Tennessee - Mining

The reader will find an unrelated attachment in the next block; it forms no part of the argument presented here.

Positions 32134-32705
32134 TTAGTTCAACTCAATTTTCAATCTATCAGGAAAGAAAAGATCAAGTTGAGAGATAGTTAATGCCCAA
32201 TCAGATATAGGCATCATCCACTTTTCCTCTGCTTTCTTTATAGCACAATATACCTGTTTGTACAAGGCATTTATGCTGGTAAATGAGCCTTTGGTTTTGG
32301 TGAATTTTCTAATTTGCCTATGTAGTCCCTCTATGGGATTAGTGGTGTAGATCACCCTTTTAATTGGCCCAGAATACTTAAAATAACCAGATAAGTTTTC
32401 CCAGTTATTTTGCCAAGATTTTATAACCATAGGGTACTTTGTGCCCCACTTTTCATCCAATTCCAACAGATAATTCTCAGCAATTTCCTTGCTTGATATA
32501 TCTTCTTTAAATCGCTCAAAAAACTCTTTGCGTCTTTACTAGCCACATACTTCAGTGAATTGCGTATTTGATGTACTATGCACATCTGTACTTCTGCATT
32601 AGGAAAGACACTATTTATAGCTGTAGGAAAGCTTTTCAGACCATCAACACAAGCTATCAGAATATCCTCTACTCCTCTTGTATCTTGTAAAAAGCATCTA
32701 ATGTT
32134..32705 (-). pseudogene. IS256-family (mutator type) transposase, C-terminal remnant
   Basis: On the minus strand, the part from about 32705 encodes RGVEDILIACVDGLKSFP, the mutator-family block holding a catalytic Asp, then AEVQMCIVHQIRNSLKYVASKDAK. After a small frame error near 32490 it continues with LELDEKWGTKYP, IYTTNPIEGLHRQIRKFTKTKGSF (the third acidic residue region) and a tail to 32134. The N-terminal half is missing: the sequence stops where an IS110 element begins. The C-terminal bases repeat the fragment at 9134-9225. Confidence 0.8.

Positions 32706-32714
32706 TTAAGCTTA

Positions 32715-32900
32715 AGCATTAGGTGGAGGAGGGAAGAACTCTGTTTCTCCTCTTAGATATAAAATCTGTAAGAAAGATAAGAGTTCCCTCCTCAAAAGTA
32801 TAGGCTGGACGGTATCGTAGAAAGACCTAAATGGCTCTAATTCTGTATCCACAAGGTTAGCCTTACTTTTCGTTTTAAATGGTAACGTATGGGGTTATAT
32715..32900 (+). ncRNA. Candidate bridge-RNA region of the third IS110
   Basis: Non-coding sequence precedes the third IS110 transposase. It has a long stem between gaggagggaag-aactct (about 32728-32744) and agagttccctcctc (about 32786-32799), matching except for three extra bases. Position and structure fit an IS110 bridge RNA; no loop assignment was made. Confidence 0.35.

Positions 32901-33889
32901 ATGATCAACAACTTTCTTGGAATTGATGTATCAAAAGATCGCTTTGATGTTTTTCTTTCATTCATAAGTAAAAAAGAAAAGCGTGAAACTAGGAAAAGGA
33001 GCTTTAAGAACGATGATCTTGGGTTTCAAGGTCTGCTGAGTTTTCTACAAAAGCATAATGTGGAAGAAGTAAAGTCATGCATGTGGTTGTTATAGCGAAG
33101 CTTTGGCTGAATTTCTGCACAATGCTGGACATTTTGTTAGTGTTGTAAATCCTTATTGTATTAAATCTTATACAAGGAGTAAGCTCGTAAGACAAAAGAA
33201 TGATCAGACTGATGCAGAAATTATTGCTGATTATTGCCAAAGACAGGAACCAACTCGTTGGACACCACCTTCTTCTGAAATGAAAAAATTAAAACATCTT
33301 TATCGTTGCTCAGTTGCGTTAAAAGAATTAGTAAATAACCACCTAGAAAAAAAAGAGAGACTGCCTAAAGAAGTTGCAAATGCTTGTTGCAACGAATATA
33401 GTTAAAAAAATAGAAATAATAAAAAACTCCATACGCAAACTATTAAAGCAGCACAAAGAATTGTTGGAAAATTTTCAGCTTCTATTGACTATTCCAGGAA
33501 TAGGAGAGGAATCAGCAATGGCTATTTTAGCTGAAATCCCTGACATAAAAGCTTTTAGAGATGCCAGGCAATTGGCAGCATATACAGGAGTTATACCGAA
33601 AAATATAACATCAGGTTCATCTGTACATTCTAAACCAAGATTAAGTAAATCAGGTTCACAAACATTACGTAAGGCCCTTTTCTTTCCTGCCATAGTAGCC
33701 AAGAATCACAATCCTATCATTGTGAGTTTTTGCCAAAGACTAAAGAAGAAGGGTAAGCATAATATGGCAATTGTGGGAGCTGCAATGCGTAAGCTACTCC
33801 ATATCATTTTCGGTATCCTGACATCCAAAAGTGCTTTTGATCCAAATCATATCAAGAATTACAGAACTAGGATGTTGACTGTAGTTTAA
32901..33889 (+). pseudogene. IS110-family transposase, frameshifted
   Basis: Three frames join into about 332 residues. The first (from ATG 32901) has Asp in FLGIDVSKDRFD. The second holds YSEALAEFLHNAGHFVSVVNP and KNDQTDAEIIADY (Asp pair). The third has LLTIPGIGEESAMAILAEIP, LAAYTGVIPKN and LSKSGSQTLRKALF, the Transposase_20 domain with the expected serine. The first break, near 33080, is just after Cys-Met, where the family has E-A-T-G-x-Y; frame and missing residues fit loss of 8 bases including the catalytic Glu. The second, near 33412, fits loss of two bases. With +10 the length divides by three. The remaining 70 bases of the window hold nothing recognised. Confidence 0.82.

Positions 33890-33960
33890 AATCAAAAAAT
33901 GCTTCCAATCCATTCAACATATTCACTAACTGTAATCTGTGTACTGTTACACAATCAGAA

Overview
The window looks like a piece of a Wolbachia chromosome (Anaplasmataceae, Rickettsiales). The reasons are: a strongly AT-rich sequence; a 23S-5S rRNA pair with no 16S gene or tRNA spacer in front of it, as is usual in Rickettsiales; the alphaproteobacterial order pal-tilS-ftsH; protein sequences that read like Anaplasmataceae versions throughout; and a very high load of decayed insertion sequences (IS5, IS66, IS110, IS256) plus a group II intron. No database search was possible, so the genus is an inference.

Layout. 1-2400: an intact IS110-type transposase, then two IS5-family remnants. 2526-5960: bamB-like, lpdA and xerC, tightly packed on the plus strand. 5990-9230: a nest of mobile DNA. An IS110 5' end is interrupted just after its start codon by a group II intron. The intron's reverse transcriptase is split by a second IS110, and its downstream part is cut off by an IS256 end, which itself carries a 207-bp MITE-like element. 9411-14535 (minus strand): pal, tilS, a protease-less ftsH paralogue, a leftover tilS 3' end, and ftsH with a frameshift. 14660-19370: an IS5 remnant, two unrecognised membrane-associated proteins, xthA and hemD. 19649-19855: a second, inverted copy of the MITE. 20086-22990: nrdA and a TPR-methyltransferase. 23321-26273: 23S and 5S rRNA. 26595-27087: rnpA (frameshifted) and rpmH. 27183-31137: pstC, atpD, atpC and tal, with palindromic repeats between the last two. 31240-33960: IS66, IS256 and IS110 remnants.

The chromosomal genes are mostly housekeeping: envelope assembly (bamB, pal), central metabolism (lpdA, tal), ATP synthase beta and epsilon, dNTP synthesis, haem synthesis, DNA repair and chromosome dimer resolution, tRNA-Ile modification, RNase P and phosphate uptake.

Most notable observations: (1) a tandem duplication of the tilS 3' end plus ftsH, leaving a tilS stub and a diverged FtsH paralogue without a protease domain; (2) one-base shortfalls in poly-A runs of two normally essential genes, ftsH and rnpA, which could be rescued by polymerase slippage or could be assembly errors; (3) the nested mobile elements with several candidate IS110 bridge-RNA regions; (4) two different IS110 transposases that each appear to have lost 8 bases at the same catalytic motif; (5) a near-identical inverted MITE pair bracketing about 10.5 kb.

The 2001 value of nonfuel mineral production in Tennessee decreased by 5% from 2000 to $708 million. Crushed stone remained, by value, the leading commodity, accounting for about half the total nonfuel mineral value. Nationally, Tennessee ranked 21st in the total value of nonfuel minerals produced in 2001. Crushed stone has been the leading nonfuel mineral commodity produced in Tennessee for over 20 years, except for 1981. According to preliminary figures, in 2001, production was 60.5 million metric tons, valued at $372 million. Major rock types quarried to produce crushed stone were limestone, dolomite, and sandstone. Zinc, the state's leading nonfuel mineral commodity until 1981, remained the 2nd-leading mineral produced. Zinc was mined in Knox and Jefferson counties. Estimated ball clay production increased to 715,000 metric tons, with an estimated value of $30 million. The production of construction sand and gravel decreased from 8.76 million metric tons valued at $47 million in 2000 to 7.91 million metric tons valued at $43.1 million in 2001. In 2001, Tennessee led the nation in the value of natural gemstones produced. Tennessee was also 1st in ball clay, 2nd in zinc, 3rd in barite, 8th in fuller's earth, and 10th in industrial sand and gravel. Gemstone production consisted almost entirely of cultured freshwater pearls and mother-of-pearl derived from freshwater mussel shells.



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